Once again, the news from Egypt is alarming and violent.  The disorder has approached a city dear to me, Alexandria, thus extending the violence that has already killed hundreds in Cairo. The past has been kinder to Alexandria than the present; it’s not clear that a city that survived centuries will be able to survive modern weaponry and warfare.  Two years ago, a human chain protected the rebuilt Library of Alexandria from mayhem – I wrote about it here and here.  I wonder if the future will prove this ambitious and visionary effort to be Babel-like.

I love the old capital, not only the heart of an empire and the center of world learning, but also home to Constantine Cavafy.  As I wrote a dozen years ago for the Los Angeles Times:

I had occasion recently to visit Cavafy’s Alexandria, to wander the western side of the city, past street side hawkers, vegetable and fruit carts drawn by donkeys, heaps of garbage that filled gutters and potholes and strings of the faded laundry hanging over the chipped and peeling 19th century facades. Ducking into an unpromising doorway in a dirty side street, I came to 4 Sharm el Sheikh, formerly Rue Lepsius, Cavafy’s home for the last 25 years of his life, now a museum.

Cavafy nicknamed this street “Rue Clapsius”: In his time, a brothel occupied the lowest floor of this four-story building. Step outside on his tiny balcony, into the sudden sunlight from the dark interior of his apartment, and you will see the same sight that greeted Cavafy daily: the rooftop of white St. Sabia, surmounted by a cross, perhaps a block or two away to the right; and, apparently equidistant to the left, the grim rectangular lines of the Greek hospital. Cavafy was hospitalized in the latter during his final months; his funeral was held in the former. Cavafy called them “Temple of the Body” and “Temple of the Soul” and called the nearby bordellos of the Attarin district, the third apex of his Trinity, “Temple of the Flesh.”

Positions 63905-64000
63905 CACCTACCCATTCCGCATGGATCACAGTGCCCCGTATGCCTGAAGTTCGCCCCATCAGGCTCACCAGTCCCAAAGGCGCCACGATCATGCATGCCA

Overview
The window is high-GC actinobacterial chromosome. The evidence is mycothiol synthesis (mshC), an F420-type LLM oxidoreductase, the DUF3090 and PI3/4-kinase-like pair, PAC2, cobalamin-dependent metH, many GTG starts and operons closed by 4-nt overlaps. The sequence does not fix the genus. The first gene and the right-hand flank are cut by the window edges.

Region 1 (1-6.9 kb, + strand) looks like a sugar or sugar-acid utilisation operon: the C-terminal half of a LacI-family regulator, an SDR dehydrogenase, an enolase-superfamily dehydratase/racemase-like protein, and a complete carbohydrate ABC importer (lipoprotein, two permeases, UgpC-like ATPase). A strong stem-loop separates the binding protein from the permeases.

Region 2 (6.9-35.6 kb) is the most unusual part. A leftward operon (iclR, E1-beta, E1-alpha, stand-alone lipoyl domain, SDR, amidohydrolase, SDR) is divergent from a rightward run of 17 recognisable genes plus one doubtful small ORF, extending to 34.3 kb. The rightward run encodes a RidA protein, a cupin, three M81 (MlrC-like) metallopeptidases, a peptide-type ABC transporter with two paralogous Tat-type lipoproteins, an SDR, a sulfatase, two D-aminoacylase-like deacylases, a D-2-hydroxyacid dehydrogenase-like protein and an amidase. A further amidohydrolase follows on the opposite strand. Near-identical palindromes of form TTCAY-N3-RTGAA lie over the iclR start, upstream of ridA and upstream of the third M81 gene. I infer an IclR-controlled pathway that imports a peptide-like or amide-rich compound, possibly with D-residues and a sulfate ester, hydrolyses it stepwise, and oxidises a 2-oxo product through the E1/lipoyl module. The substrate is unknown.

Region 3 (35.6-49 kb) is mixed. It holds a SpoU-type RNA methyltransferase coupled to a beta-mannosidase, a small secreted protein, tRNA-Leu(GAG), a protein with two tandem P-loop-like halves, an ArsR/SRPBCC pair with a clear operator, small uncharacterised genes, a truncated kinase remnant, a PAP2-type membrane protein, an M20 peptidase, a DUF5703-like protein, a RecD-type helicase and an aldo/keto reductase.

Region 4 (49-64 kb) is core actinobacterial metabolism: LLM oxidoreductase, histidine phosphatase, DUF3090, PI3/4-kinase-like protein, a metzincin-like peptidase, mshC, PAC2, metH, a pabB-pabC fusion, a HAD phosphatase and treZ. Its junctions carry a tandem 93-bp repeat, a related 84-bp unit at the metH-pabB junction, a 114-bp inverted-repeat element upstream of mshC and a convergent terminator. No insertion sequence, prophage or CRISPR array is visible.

“Honor to those who in the life they lead define and guard a Thermopylae…”

“Where could I live better?” he asked. It was a small world, a claustrophobic life.

Even this small world has been rendered more precarious by the unpleasant tug-of-war that has enveloped the museum’s history of the Greek community, whose roots go back to the city’s founding by Alexander the Great. About 132,000 Greeks lived here in Cavafy’s time; that number has dwindled to a tenacious 500. Thanks to Nasser’s program of land reform and the nationalization of banks and industries, the majority “returned” to Greece, abandoning this once-European city.

You can read the rest here.  I had only a week in Egypt, and most of it was closer to Cairo.  My brief stay in Alexandria was made memorable – and really, possible – by an elderly Egyptian friend Mohsen, who had fought the British occupation for independence.  He guided me through both cities, showing me the chic restaurant with its forgotten hiding places for the Egyptian patriots, negotiating the streets and public transportation with me, and arguing with the museum guardians to make sure Cavafy’s home would be open to us (it seems to be keeping more regular hours at present, according to its  website).

I wonder what will happen to the tiny museum now, the home of the greatest Egyptian poet of modern times – he wrote in Greek, in an Arabic-speaking country, he was Orthodox in a Muslim nation, and wildly, guiltily gay.  Demonstrators are already torching the churches. What happens when a people do not value their own civilization?

What I remember about Alexandria now, most of all,  is the ever-present and eternal Mediterranean, the raison d’etre for this remarkable city.  It will remain even if the city is burned to the ground.

You will find no new lands, you will find no other seas.
The city will follow you. You will roam the same
streets. And you will age in the same neighborhoods;
and you will grow gray in these same houses. …


What I remember most … (Photo by Moushira)